Scientists have long pondered how rocky bodies in the solar system--including our own Earth--got their metal cores. According to research conducted by The University of Texas at Austin, evidence points to the downwards percolation of molten metal toward the center of the planet through tiny channels between grains of rock.
The finding calls into question the interpretation of prior experiments and simulations that sought to understand how metals behave under intense heat and pressure when planets are forming. Past results suggested that large portions of molten metals stayed trapped in isolated pores between the grains. In contrast, the new research suggests that once those isolated pores grow large enough to connect, the molten metal starts to flow, and most of it is able to percolate along grain boundaries. This process would let metal trickle down through the mantle, accumulate in the center, and form a metal core, like the iron core at the heart of our home planet.
"What we're saying is that once the melt network becomes connected, it stays connected until almost all of the metal is in the core," said co-author Marc Hesse, an associate professor in the UT Jackson School of Geosciences Department of Geological Sciences, and a member of UT's Institute for Computational Engineering and Sciences.
The research was published on Dec. 4 in the Proceedings of the National Academy of Sciences. The work was the doctoral thesis of Soheil Ghanbarzadeh, who earned his Ph.D. while a student in the UT Department of Petroleum and Geosystems Engineering (now the Hildebrand Department of Petroleum and Geosystems Engineering). He currently works as a reservoir engineer with BP America. Soheil was jointly advised by Hesse and Maša Prodanovic, an associate professor in the Hildebrand Department and a co-author.
Planets and planetesimals (small planets and large asteroids) are formed primarily from silicate rocks and metal. Part of the planet formation process involves the initial mass of material separating into a metallic core and a silicate shell made up of the mantle and the crust. For the percolation theory of core formation to work, the vast majority of metal in the planetary body must make its way to the center.
In this study, Ghanbarzadeh developed a computer model to simulate the distribution of molten iron between rock grains as porosity, or melt fraction, increased or decreased. The simulations were perfomed at the Texas Advanced Computing Center. Researchers found that once the metal starts to flow, it can continue flowing even as the melt fraction decreases significantly. This is in contrast to previous simulations that found that once the metal starts flowing, it only takes a small dip in the volume of melt for percolation to stop.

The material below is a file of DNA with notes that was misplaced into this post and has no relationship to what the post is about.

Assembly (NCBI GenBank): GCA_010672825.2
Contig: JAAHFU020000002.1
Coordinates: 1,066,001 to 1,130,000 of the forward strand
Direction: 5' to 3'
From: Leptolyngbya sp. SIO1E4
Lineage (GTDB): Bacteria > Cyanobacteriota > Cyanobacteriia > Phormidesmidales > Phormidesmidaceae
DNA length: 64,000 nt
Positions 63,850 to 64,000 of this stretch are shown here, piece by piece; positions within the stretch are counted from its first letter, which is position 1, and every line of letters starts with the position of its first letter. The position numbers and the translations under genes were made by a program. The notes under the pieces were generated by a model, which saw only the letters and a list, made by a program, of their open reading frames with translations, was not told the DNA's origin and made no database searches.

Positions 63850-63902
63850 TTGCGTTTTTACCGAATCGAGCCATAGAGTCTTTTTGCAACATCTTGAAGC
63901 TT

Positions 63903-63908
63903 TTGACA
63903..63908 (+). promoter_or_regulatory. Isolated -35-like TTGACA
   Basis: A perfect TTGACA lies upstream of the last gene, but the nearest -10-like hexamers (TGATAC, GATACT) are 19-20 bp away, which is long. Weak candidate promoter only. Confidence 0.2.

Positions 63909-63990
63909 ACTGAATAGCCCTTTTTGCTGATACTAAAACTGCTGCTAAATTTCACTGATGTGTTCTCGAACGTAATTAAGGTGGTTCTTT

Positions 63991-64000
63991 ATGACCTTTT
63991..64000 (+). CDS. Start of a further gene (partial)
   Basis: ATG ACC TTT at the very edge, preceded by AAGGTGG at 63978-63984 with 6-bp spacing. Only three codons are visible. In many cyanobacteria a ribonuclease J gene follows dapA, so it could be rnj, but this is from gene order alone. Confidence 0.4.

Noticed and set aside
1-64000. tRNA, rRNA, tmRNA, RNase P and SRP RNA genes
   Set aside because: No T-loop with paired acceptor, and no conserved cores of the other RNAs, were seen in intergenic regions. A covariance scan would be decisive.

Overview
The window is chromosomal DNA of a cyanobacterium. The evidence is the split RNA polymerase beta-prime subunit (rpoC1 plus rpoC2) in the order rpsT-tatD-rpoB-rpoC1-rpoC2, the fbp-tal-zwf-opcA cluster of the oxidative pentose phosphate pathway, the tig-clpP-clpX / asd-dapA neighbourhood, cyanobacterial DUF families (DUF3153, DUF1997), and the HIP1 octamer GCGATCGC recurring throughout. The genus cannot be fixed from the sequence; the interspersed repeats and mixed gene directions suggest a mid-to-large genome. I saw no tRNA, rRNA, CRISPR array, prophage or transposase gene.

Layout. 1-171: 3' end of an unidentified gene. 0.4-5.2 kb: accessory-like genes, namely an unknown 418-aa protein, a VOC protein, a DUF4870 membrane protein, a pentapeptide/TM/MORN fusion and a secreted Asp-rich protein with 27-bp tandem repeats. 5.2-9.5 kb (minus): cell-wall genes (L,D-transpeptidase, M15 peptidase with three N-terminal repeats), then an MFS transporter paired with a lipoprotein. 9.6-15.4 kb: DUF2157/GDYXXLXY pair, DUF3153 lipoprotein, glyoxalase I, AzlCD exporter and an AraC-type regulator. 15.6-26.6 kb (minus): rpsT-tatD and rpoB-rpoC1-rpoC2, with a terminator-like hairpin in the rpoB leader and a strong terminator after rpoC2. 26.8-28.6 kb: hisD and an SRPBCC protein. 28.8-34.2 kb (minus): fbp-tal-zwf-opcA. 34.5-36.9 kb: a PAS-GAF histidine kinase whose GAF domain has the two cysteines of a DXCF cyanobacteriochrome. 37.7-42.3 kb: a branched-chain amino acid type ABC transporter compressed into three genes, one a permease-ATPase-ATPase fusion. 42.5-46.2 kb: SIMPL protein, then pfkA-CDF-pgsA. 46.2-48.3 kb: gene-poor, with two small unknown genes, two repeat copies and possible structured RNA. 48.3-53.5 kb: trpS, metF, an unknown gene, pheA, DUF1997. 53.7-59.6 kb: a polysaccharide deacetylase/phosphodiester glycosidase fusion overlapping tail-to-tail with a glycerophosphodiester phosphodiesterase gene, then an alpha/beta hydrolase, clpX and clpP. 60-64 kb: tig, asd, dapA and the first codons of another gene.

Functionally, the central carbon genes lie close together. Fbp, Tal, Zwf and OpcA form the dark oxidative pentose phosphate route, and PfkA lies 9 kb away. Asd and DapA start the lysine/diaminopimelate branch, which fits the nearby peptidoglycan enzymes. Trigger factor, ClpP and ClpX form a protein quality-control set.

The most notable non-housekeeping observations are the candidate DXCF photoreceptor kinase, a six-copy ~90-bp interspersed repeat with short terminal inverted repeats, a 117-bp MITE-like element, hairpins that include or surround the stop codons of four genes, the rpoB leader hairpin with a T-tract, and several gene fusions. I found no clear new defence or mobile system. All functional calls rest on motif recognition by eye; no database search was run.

"People have assumed that you disconnect at the same melt fraction at which you initially connected...and it would leave significant amounts of the metal behind," Hesse said. "What we found is that when the metallic melt connects and when it disconnects is not necessarily the same."
According to the computer model, only 1 to 2 percent of the initial metal would be trapped in the silicate mantle when percolation stops, which is consistent with the amount of metal in the Earth's mantle.
The researchers point to the arrangement of the rock grains to explain the differences in how well-connected the spaces between the grains are. Previous work used a geometric pattern of regular, identical grains, while this work relied on simulations using an irregular grain geometry, which is thought to more closely mirror real-life conditions. The geometry was generated using data from a polycrystalline titanium sample that was scanned using X-ray microtomography.
"The numerical model Soheil developed in his Ph.D. thesis allowed for finding three-dimensional melt networks of any geometrical complexity for the first time," said Prodanovic. "Having a three-dimensional model is key in understanding and quantifying how melt trapping works."
The effort paid off because researchers found that the geometry has a strong effect on melt connectivity. In the irregular grains, the melt channels vary in width, and the larges ones remain connected even as most of the metal drains away.
"What we did differently in here was to add the element of curiosity to see what happens when you drain the melt from the porous, ductile rock," said Ghanbarzadeh.
The researchers also compared their results to a metallic melt network preserved in an anchondrite meteorite, a type of meteorite that came from a planetary body that differentiated into discernable layers. X-ray images of the meteorite taken in the Jackson School's High-Resolution X-Ray CT Facility revealed a metal distribution that is comparable to the computed melt networks. Prodanovic said that this comparison shows that their simulation capture the features observed in the meteorite.
The study was funded by the Statoil Fellows Program at UT Austin and the National Science Foundation.